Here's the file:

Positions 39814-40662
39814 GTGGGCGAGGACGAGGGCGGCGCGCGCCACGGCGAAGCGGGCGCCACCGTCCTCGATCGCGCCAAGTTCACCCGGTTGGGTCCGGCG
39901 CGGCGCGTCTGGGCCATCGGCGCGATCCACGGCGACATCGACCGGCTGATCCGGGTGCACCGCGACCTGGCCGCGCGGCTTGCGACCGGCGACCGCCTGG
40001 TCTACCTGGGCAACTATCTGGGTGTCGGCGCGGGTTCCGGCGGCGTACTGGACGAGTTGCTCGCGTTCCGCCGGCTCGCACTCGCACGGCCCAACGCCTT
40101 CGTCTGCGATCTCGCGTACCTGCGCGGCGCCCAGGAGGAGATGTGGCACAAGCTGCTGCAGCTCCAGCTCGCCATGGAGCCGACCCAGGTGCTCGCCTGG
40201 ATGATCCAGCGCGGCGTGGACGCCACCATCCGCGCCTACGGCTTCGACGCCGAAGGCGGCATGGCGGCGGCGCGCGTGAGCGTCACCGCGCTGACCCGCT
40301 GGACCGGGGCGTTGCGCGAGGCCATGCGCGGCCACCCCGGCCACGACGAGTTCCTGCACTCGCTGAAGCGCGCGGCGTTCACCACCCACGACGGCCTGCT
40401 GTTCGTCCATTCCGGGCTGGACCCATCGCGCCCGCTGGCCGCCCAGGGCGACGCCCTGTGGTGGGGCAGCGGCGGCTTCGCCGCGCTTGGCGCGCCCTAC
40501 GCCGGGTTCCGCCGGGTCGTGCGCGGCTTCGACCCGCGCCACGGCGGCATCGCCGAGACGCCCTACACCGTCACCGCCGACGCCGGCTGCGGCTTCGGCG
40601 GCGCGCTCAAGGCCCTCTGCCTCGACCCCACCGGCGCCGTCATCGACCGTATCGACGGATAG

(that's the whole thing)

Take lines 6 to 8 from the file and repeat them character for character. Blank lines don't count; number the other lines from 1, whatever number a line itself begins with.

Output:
40201 ATGATCCAGCGCGGCGTGGACGCCACCATCCGCGCCTACGGCTTCGACGCCGAAGGCGGCATGGCGGCGGCGCGCGTGAGCGTCACCGCGCTGACCCGCT
40301 GGACCGGGGCGTTGCGCGAGGCCATGCGCGGCCACCCCGGCCACGACGAGTTCCTGCACTCGCTGAAGCGCGCGGCGTTCACCACCCACGACGGCCTGCT
40401 GTTCGTCCATTCCGGGCTGGACCCATCGCGCCCGCTGGCCGCCCAGGGCGACGCCCTGTGGTGGGGCAGCGGCGGCTTCGCCGCGCTTGGCGCGCCCTAC